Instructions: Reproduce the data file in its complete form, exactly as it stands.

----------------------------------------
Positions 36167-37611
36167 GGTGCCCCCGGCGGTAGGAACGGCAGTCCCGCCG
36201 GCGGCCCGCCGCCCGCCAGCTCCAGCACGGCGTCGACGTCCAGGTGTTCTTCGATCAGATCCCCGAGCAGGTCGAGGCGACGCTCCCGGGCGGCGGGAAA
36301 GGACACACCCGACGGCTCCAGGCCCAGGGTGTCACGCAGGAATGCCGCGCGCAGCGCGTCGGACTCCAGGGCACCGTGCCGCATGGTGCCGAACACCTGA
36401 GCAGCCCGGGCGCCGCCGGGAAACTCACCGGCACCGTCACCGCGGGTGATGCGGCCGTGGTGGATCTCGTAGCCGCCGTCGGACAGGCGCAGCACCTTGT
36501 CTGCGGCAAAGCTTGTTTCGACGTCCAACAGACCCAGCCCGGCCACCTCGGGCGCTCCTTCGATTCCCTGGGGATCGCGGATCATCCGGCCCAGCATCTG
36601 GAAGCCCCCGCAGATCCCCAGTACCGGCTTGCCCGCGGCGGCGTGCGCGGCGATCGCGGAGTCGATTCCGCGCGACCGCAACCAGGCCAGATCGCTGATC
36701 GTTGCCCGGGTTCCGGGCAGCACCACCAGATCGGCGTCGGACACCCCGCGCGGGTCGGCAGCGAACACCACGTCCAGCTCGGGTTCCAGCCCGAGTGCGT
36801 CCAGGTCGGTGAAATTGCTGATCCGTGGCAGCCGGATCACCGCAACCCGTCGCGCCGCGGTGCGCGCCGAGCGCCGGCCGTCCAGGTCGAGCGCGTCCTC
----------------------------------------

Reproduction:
Positions 36167-37611
36167 GGTGCCCCCGGCGGTAGGAACGGCAGTCCCGCCG
36201 GCGGCCCGCCGCCCGCCAGCTCCAGCACGGCGTCGACGTCCAGGTGTTCTTCGATCAGATCCCCGAGCAGGTCGAGGCGACGCTCCCGGGCGGCGGGAAA
36301 GGACACACCCGACGGCTCCAGGCCCAGGGTGTCACGCAGGAATGCCGCGCGCAGCGCGTCGGACTCCAGGGCACCGTGCCGCATGGTGCCGAACACCTGA
36401 GCAGCCCGGGCGCCGCCGGGAAACTCACCGGCACCGTCACCGCGGGTGATGCGGCCGTGGTGGATCTCGTAGCCGCCGTCGGACAGGCGCAGCACCTTGT
36501 CTGCGGCAAAGCTTGTTTCGACGTCCAACAGACCCAGCCCGGCCACCTCGGGCGCTCCTTCGATTCCCTGGGGATCGCGGATCATCCGGCCCAGCATCTG
36601 GAAGCCCCCGCAGATCCCCAGTACCGGCTTGCCCGCGGCGGCGTGCGCGGCGATCGCGGAGTCGATTCCGCGCGACCGCAACCAGGCCAGATCGCTGATC
36701 GTTGCCCGGGTTCCGGGCAGCACCACCAGATCGGCGTCGGACACCCCGCGCGGGTCGGCAGCGAACACCACGTCCAGCTCGGGTTCCAGCCCGAGTGCGT
36801 CCAGGTCGGTGAAATTGCTGATCCGTGGCAGCCGGATCACCGCAACCCGTCGCGCCGCGGTGCGCGCCGAGCGCCGGCCGTCCAGGTCGAGCGCGTCCTC